That is a fraction of the expected global glut. Around 3.3 billion barrels of oil is stored globally onshore, close to the peak of 3.4 billion barrels reached in early 2017, according to Kpler data. Another 91 million barrels is in floating storage – in vessels at sea. That is not far off peaks reached in 2009.

The surplus will only get worse if producers continue their price war. It will be “intensified by the fact that other OPEC countries will likely do their utmost to boost exports as their fiscal budget is under pressure due to lower prices,” said Homayoun Falakshahi, senior analyst at Kpler.

The International Energy Agency said on March 9 it expected oil demand to be 99.9 million barrels per day (bpd) in 2020, lowering its annual forecast by almost 1 million bpd and signalling a contraction of 90,000 bpd, the first time demand will have fallen since 2009.
The IEA said that in the first quarter alone, the virus wiped out 2.5 million bpd of demand or 2.5 per cent.

We estimate OPEC+ spare capacity at 2 million bpd, and at 3 million bpd if Libya’s nearly 1 million bpd production comes back online. What we are seeing here is essentially the atomic bomb equivalent in the oil markets,” said Rystad Energy’s analyst Louise Dickson.

Thursday, March 19, 2020

Tanker market "strongest in decades" - Nordic American


In a letter to shareholders, Herbjørn Hansson, Chairman & CEO of Nordic American Tankers, says that the tanker market is the "strongest we have seen in decades".
"Increased exports from Saudi Arabia lead to extra demand for tonnage. As an example, it has been indicated that one million barrels a day extra from Saudi Arabia to the Far East create demand for about 45 suezmaxes.
"It is simple: Increased demand leads to more transportation work for our tankers. The last days we have entered into solid contracts for our suezmax tankers in the region of $65,000 per day to more than $100,000 per day. Our operating costs are about $8,000 per day per vessel. NAT has 23 suezmaxes which can load one mill barrels each."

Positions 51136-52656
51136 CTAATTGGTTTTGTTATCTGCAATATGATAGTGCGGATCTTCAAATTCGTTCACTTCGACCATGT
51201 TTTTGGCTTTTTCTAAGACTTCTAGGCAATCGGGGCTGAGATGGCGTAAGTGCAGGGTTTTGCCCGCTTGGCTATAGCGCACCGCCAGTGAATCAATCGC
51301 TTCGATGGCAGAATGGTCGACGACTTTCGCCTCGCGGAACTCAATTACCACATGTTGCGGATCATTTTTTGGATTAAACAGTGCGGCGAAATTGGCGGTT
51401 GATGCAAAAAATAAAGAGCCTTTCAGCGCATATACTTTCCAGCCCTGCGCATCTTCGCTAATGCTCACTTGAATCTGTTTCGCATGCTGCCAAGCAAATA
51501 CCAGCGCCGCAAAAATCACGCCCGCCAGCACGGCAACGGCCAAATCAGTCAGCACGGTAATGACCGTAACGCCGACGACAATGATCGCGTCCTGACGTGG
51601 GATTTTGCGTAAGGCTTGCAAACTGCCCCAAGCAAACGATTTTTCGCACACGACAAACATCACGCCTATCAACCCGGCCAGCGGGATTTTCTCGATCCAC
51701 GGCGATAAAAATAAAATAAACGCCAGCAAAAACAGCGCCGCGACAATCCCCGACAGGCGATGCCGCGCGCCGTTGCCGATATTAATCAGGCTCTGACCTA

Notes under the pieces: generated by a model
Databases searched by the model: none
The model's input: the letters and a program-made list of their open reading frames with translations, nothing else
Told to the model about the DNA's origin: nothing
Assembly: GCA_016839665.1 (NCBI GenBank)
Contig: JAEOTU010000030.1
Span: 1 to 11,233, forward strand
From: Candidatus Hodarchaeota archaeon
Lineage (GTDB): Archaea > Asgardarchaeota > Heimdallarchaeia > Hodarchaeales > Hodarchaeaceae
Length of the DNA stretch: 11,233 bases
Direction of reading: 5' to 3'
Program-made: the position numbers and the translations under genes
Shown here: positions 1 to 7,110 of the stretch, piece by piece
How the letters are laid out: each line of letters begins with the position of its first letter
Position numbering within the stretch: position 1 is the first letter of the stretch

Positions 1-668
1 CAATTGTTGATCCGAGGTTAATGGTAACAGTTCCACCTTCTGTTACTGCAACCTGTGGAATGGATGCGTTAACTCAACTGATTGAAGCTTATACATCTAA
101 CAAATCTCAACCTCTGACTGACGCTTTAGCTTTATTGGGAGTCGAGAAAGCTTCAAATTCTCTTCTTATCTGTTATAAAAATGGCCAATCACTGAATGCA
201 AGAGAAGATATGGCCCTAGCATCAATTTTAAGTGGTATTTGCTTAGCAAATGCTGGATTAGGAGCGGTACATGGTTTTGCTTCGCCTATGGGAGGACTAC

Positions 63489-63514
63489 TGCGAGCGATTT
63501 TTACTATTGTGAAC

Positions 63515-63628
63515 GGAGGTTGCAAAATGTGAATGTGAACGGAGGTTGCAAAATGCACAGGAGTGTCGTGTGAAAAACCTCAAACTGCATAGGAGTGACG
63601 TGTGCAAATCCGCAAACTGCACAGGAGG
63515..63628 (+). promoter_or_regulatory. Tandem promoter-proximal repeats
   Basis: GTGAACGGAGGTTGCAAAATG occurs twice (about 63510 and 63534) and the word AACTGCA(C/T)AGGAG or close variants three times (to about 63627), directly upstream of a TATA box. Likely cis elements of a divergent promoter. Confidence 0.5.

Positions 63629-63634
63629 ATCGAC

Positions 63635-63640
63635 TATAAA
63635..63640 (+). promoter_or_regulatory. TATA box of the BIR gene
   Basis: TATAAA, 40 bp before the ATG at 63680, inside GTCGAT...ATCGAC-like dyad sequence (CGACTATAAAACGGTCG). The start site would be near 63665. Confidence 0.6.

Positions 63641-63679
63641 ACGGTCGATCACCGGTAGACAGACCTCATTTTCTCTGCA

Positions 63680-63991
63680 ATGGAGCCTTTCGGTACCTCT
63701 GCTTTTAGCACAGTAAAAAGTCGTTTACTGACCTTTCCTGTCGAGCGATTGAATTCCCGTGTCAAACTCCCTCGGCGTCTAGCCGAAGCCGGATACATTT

Wednesday, March 18, 2020

Oil falls 19% in 3rd worst day on record, sinks to more than 18-year low

GS: Oil worker Watford City North Dakota downbeat
A floorhand works on an oil rig in the Bakken shale formation outside Watford City, North Dakota.
Getty Images

Oil dropped 19% to a more than 18-year low on Wednesday as the coronavirus pandemic continues to sap demand for crude and as rising worries about a global recession lead to fears of longer-term demand destruction.
U.S. West Texas Intermediate crude fell 19.2%, or $5.19, to $21.76 per barrel, its lowest level in more than 18 years. WTI is on pace for its third worst day on record.
International benchmark Brent crude shed 11.6%, or $3.33, to trade at $25.40, its lowest level since 2003.

Oil is getting hit on both the supply and demand side. A slowdown in worldwide travel and business activity is weighing on demand, just as powerhouse producers Saudi Arabia and Russia prepare to ramp up production.
“The oil market is about to flood with surplus barrels,” Bank of America said in a note to clients Wednesday.

 CH 20200318_one_day_oil_drops_third_worst.png

How low can prices go?

As demand grinds to a halt, the OPEC+ production cuts currently in place expire at the end of the month, meaning nations will soon be allowed to pump as much as they please.

“With each day there seems to be yet another trapdoor lying beneath oil prices, and we expect to see prices continue to roil until a cost equilibrium is reached and production is shut in,” said Rystad Energy analyst Louise Dickson.

“This is the most dismal oil demand picture we have witnessed in a long time with a simultaneous collapse in jet fuel, gasoline, shipping fuel, petrochemicals, and oil used for power generation.”
WTI and Brent crude are on pace for their worst month ever, each down 45%.

CH 20200318_oil_18_year_low.png
On Tuesday, Goldman Sachs slashed its oil forecast for the second quarter, now seeing WTI and Brent averaging $20 per barrel. The firm believes oil use has fallen by 8 million barrels per day. “Demand losses across the complex are now unprecedented,” Jeffrey Currie, the firm’s global head of commodities research, said in a note to clients.

Unlike prior periods of economic turmoil, including the financial crisis in 2008, the long-term impact of coronavirus is still very much unknown. With more and more market watchers saying a recession looks likely, oil prices could have much further to fall.

“Looking ahead, the path of least resistance is decidedly lower right now and the lower-for-longer dynamic appears to be one that is here to stay for a while, given the clearly bearish fundamentals pointing to a likely longstanding surplus in the global oil markets,” said Tom Essaye, co-founder of The Sevens Report.

OPEC+ talks unwind

After talks between OPEC and its allies, known as OPEC+, broke down earlier this month, Saudi Arabia announced plans to increase its daily production to a record 12.3 million bpd in April. By comparison, the kingdom pumped roughly 9.7 million bpd in February. Russia is among the other OPEC+ nations that has said it, too, could ramp up production.

“Saudi Arabia has become a market arsonist, adding as much fuel as possible to the selling fire, in the form of a maximized capacity output scheme,” Again Capital’s John Kilduff said. “Prices are attempting to find a clearing level or bottom, which I sense will be around the $18.00 per barrel level for WTI,” he added.